The navigation system was new last year as well. The screen pops up vertically from the center of the dash, though it's canted forward at what seems like a strange angle. The driver surfs through menus and makes choices with buttons on the back of the steering wheel spokes, almost where you'd expect paddle shifters for an automatic transmission. Our initial reaction is that it's better than other systems (unless, of course, you absolutely need those paddle shifters). The menus are no more difficult to learn, and they're managed without taking hands from the steering wheel and fishing for the controls. Passengers can control the system with a remote.
The seats are excellent. It's hard to find a better mix of comfort and support for daily driving. The optional leather upholstery is smooth and stretched tautly over the front seats.
The value of the fold-flat front-passenger seat should not be underestimated as it allows hauling of long items, such as a ladder or a nine-foot fly rod rigged and ready to move to the next spot upstream. The design seems to do nothing to diminish the seat's comfort, yet its back can fold forward to a level on the same plain as the folded rear seat and cargo floor. In-cabin storage tends to be short in modern Volvos, though it's decent in the V70. The center console and glovebox hold quite a bit of stuff. The pockets behind the front seatbacks are handy and the cupholders work well.
The rear seats are not the roomiest, given the apparent size of the vehicle. We wouldn't recommend six-footers sit back there for a cross-country trip. However, there is enough room that someone 5-foot, 9 inches won't get claustrophobic or cramped riding across town, and we think it would be fine for families until the kids are well into their teens. The rear DVD system puts a screen in the back of both front headrests, which we prefer to those that drop from the headliner.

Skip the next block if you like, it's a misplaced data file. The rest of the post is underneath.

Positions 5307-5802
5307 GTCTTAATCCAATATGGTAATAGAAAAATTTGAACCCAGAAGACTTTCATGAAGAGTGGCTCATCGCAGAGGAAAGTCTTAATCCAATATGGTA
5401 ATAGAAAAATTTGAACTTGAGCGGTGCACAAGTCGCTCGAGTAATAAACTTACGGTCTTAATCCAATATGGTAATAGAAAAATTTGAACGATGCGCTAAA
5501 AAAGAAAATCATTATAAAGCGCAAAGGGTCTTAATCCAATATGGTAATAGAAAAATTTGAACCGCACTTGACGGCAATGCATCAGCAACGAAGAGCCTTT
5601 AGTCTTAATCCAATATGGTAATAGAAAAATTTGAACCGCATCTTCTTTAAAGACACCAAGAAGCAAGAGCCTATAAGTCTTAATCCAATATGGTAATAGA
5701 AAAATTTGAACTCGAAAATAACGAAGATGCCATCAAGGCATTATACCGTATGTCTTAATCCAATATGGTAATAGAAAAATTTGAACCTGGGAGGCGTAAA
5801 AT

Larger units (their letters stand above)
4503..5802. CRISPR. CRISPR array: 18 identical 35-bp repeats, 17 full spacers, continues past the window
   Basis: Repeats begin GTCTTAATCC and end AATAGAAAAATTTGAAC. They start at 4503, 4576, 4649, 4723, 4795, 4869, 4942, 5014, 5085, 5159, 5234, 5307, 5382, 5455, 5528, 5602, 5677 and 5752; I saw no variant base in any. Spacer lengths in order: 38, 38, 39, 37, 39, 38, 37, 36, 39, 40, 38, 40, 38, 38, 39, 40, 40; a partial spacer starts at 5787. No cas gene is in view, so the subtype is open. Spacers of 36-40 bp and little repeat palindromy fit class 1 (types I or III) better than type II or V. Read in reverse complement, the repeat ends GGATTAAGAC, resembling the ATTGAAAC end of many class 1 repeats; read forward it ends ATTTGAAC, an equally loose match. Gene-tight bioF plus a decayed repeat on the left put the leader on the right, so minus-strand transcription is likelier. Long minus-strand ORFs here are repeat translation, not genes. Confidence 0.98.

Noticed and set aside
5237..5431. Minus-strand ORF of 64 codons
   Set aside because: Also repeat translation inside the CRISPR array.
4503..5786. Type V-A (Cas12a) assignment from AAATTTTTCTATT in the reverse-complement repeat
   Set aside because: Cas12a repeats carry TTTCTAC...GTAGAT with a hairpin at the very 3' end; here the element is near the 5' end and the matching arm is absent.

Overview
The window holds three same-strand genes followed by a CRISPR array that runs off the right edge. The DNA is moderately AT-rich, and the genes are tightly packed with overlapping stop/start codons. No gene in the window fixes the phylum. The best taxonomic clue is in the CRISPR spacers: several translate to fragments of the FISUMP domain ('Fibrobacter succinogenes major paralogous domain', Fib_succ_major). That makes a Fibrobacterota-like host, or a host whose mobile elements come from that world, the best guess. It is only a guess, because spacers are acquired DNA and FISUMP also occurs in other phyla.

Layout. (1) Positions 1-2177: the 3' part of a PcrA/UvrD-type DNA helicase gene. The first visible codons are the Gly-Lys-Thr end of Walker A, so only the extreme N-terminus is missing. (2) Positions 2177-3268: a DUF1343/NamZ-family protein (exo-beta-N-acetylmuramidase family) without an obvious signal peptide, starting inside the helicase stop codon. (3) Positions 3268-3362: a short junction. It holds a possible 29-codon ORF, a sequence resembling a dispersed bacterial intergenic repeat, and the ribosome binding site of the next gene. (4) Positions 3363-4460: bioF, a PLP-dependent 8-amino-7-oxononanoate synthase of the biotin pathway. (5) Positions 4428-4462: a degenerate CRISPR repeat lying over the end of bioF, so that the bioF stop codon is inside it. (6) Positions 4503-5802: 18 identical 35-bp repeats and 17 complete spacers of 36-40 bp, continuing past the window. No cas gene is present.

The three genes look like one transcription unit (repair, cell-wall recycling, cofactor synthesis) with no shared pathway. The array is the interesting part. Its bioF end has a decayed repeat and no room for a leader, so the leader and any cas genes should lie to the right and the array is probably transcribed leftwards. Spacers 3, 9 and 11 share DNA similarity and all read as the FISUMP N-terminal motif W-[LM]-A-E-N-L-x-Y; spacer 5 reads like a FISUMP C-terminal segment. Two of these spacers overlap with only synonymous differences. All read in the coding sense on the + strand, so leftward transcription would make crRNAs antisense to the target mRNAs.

The cargo area is one of the V70's strengths. The rear seat folds easily, 40/20/40, allowing lots of flexibility with passengers and long cargo. Folding just the center section, for example, can work like a pass-through for skis or hockey sticks. With a maximum cargo capacity of 72.1 cubic feet, the V70 surpasses the Mercedes-Benz E-Class wagon (68.9 cubic feet). The V70 also compares favorably with larger, heavier SUVs such as the Mercedes ML350 (72.4 cubic feet) and BMW X5 (59.7).
There's a bit of storage under the load floor, though the locking bin there is no more than six inches deep. The cargo floor has aluminum rails with movable anchorage points for securing loads. The anchors can be tucked down into the rails when they're not used, to keep the floor perfectly smooth, and there are more anchorage points in the side panels. There are also a host of load-related accessories, such as hooks, nets and space dividers.
One disadvantage of the V70 compared to a taller SUV is its lower ceiling; potentially, an SUV could accommodate taller items. Our experience, however, is that that extra height is rarely needed. In short, the V70 excels as a cargo hauler. The V70 also features a lower liftover height than most, so it's easier to load heavy objects. One of our favorite features is a sliding floor that locks into the rails and pulls out beyond the bumper for easier loading. It will easily support 50 pounds. Other accessories include a cargo fence that could add safety when hauling the dog around.
The Volvo V70 makes a compelling alternative to a crossover or sport-utility vehicle.
It's Volvo's best wagon ever, and it delivers most of the utility one gets in a moderately sized SUV. It provides good passenger-cargo flexibility and more cargo volume than some mid-sized SUVs, but its exterior dimensions are relatively compact, and it's easy to park. It can tow a camper (up to 3300 pounds), but it gets decent gas mileage. It's more pleasant and comfortable as daily transportation than most any SUV (or crossover) we can think of, with a smooth, quiet and comfortable highway ride.